“If the UK were not part of the EU, some of the activities of these banks would probably be diverted to other European financial centres or could disappear altogether as markets suffer decreased ability to intermediate financial transactions effectively,” said the report.

Membership of the EU also allows service providers which are authorised in one EU member state to offer services in the rest of the EU without seeking separate authorisation from other national regulators and allows for a range of products, such as Ucits funds, to be sold across the EU. The UK is a major location for the management of Ucits-compliant funds and London also accounts for around 90% of European prime brokerage.

“If UK-based firms were to lose the benefit of the passporting regime, they would be unable to automatically supply services in the EU from the UK on a cross-border basis,” added The CityUK.”UK-based firms would also lose protection against discrimination as the passports guarantee incoming firms will be able to do business on the same terms as local ones. This means that UK-based firms (including subsidiaries of non-EU businesses which have set up offices in the UK to access the Single Market) would face regulatory and prudential barriers which can impact the viability of their businesses.”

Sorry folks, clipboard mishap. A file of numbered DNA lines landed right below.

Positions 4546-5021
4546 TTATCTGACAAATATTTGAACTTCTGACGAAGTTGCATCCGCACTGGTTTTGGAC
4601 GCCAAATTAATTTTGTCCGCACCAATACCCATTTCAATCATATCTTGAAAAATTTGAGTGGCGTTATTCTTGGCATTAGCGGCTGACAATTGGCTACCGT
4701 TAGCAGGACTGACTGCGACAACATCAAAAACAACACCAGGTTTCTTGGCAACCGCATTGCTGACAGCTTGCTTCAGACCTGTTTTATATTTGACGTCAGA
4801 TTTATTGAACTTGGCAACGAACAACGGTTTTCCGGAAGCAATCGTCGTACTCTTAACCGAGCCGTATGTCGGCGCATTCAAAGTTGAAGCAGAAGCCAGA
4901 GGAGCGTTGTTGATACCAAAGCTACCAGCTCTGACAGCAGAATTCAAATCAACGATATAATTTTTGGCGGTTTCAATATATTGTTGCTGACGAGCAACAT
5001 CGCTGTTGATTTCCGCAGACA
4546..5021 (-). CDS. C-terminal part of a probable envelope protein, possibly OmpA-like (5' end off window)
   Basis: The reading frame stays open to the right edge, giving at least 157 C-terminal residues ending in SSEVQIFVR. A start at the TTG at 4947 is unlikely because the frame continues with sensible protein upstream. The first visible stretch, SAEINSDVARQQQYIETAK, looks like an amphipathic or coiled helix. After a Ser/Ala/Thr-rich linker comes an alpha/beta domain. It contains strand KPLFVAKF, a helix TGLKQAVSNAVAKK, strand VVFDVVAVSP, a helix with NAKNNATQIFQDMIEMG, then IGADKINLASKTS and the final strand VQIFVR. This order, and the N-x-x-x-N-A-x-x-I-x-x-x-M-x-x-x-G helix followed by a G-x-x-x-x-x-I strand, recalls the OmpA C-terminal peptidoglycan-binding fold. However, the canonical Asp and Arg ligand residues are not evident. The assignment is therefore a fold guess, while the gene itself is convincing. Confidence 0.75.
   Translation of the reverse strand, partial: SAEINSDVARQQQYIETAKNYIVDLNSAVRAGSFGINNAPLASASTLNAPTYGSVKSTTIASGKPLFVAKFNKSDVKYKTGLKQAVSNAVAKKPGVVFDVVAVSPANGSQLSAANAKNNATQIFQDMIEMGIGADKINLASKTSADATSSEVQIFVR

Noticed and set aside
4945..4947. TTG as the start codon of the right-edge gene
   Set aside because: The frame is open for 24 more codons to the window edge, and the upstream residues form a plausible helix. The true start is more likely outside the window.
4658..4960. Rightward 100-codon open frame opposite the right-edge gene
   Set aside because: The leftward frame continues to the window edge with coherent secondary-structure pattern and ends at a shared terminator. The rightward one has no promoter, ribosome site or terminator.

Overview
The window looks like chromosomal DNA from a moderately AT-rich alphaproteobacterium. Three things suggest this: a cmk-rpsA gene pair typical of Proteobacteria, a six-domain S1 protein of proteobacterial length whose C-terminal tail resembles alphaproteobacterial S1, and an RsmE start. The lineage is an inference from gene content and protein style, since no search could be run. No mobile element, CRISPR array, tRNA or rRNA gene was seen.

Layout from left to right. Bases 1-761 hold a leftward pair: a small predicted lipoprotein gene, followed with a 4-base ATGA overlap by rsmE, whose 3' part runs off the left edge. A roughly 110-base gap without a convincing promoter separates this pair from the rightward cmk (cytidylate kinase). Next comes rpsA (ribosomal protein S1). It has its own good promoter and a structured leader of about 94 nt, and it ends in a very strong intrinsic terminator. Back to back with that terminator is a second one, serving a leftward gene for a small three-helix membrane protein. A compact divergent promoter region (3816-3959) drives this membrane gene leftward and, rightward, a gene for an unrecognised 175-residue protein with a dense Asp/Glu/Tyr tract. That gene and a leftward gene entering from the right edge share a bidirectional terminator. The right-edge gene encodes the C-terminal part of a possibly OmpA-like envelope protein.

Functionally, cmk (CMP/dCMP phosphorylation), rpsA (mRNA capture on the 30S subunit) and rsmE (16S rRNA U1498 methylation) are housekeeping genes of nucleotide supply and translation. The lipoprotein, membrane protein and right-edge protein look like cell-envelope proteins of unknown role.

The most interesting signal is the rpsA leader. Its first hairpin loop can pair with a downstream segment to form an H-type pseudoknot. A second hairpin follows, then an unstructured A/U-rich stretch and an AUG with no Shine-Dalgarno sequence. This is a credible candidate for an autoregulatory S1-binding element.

If the UK were to leave the EU, there is no certainty that a new arrangement would be established for the UK to preserve fully its current EU passporting rights. “In the event of such an agreement, the EU would expect ‘equivalence’ of standards from the UK. This implies that the UK would effectively still have to comply with EU regulatory standards and would thus have limited scope to set its own standards,” added the CityUK.

Mark Carney, governor of the Bank of England, told a parliamentary committee yesterday that some activity could leave the City of London if the UK votes to leave. He said: “There are views that have been expressed publicly and privately by a number of institutions that they would look at it. I would say a number of institutions are contingency planning for that possibility – major institutions, foreign headquartered, which have their European headquarters here.”

Featured image via adimas/Dollar Photo Club

Related articles

  1. Brexit Vote Could Affect Emerging Market Flows

    Review of trading desks found that incoming banks did not yet retain full control of their balance sheets.

  2. UK Launches Asset Management Review

    UK has a greater market share than pre-Brexit for on-venue execution of GBP interest rate swaps.

  3. AFME Warns on ‘Brexit’

    Recognition has been temporarily extended until 30 June 2025.

  4. The trade repository has been providing UK services since the first business day after Brexit on 4 Jan 2021.

  5. Brexit Muddles Future of UK-EU Linkage

    European firms could operate temporarily in the UK after Brexit while seeking full authorisation.